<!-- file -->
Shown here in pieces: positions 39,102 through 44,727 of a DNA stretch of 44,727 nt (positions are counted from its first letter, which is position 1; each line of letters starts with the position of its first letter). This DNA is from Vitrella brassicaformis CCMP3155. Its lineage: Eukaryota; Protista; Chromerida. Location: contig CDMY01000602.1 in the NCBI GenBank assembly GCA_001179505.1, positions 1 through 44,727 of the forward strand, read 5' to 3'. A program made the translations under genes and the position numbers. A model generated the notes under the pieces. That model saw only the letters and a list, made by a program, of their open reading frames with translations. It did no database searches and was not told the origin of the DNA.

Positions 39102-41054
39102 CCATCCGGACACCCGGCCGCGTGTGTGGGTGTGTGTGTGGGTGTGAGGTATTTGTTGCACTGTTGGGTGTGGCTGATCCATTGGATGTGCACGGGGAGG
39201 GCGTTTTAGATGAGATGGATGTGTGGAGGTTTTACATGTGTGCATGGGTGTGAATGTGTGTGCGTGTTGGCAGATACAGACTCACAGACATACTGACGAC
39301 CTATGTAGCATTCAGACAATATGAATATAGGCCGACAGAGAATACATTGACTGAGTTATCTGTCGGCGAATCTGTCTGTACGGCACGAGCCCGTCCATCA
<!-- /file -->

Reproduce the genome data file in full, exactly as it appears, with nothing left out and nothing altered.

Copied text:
Shown here in pieces: positions 39,102 through 44,727 of a DNA stretch of 44,727 nt (positions are counted from its first letter, which is position 1; each line of letters starts with the position of its first letter). This DNA is from Vitrella brassicaformis CCMP3155. Its lineage: Eukaryota; Protista; Chromerida. Location: contig CDMY01000602.1 in the NCBI GenBank assembly GCA_001179505.1, positions 1 through 44,727 of the forward strand, read 5' to 3'. A program made the translations under genes and the position numbers. A model generated the notes under the pieces. That model saw only the letters and a list, made by a program, of their open reading frames with translations. It did no database searches and was not told the origin of the DNA.

Positions 39102-41054
39102 CCATCCGGACACCCGGCCGCGTGTGTGGGTGTGTGTGTGGGTGTGAGGTATTTGTTGCACTGTTGGGTGTGGCTGATCCATTGGATGTGCACGGGGAGG
39201 GCGTTTTAGATGAGATGGATGTGTGGAGGTTTTACATGTGTGCATGGGTGTGAATGTGTGTGCGTGTTGGCAGATACAGACTCACAGACATACTGACGAC
39301 CTATGTAGCATTCAGACAATATGAATATAGGCCGACAGAGAATACATTGACTGAGTTATCTGTCGGCGAATCTGTCTGTACGGCACGAGCCCGTCCATCA